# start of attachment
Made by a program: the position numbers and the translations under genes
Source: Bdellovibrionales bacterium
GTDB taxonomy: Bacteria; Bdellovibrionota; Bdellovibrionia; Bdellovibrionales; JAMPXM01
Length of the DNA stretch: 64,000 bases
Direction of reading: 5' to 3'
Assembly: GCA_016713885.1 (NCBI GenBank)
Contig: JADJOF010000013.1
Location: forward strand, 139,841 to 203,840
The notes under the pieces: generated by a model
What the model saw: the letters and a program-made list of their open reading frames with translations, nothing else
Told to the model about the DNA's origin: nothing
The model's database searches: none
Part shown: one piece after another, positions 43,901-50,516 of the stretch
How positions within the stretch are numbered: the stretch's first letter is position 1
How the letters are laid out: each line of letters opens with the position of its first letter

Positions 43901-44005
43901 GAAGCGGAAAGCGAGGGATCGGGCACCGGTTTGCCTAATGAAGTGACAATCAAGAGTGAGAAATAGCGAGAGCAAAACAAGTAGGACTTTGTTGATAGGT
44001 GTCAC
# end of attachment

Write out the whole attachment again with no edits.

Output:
Made by a program: the position numbers and the translations under genes
Source: Bdellovibrionales bacterium
GTDB taxonomy: Bacteria; Bdellovibrionota; Bdellovibrionia; Bdellovibrionales; JAMPXM01
Length of the DNA stretch: 64,000 bases
Direction of reading: 5' to 3'
Assembly: GCA_016713885.1 (NCBI GenBank)
Contig: JADJOF010000013.1
Location: forward strand, 139,841 to 203,840
The notes under the pieces: generated by a model
What the model saw: the letters and a program-made list of their open reading frames with translations, nothing else
Told to the model about the DNA's origin: nothing
The model's database searches: none
Part shown: one piece after another, positions 43,901-50,516 of the stretch
How positions within the stretch are numbered: the stretch's first letter is position 1
How the letters are laid out: each line of letters opens with the position of its first letter

Positions 43901-44005
43901 GAAGCGGAAAGCGAGGGATCGGGCACCGGTTTGCCTAATGAAGTGACAATCAAGAGTGAGAAATAGCGAGAGCAAAACAAGTAGGACTTTGTTGATAGGT
44001 GTCAC